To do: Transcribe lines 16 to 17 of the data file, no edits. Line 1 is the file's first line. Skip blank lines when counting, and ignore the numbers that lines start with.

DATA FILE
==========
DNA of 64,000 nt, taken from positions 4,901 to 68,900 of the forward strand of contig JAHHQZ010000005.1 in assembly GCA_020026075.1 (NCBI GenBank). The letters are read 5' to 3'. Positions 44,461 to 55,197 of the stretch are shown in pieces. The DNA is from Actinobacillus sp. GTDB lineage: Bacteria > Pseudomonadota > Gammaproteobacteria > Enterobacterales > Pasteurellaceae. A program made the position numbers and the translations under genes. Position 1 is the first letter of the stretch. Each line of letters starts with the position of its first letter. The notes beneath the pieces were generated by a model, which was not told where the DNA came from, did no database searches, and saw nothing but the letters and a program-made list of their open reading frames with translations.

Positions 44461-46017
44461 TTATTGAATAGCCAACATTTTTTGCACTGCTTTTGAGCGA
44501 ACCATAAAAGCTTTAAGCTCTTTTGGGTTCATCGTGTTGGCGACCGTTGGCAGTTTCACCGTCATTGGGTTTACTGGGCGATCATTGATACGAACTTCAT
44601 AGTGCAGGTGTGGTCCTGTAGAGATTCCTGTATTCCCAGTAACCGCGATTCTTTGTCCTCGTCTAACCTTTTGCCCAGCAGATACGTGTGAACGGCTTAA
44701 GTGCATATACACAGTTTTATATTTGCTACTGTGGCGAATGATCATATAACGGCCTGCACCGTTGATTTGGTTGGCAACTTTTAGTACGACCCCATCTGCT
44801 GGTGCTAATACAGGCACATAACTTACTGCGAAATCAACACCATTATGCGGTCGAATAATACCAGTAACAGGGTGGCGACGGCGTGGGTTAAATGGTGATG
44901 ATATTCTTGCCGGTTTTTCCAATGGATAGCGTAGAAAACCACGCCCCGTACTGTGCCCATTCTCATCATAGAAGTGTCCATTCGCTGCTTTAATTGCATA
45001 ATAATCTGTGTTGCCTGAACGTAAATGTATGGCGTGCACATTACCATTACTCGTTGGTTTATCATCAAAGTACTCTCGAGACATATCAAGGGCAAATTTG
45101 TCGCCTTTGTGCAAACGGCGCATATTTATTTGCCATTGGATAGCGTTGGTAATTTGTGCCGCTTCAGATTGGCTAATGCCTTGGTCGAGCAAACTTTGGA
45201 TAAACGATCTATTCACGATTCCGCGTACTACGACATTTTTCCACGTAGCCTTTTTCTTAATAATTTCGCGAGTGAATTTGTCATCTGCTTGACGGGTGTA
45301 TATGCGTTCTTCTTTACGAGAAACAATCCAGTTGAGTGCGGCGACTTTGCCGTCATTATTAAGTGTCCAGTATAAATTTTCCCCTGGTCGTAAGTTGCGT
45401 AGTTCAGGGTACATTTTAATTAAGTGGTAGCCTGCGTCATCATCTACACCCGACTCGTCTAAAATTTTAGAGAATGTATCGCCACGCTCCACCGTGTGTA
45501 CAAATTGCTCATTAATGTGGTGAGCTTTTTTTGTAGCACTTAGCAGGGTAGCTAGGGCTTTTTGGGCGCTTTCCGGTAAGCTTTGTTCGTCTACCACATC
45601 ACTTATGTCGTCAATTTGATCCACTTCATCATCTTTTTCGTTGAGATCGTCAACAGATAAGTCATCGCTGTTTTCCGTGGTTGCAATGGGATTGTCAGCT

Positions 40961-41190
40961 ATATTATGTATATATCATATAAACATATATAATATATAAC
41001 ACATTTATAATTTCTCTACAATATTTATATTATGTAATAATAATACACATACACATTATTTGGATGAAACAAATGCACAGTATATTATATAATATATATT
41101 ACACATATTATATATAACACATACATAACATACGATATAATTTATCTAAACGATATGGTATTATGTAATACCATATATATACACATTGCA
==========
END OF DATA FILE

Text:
Positions 40961-41190
40961 ATATTATGTATATATCATATAAACATATATAATATATAAC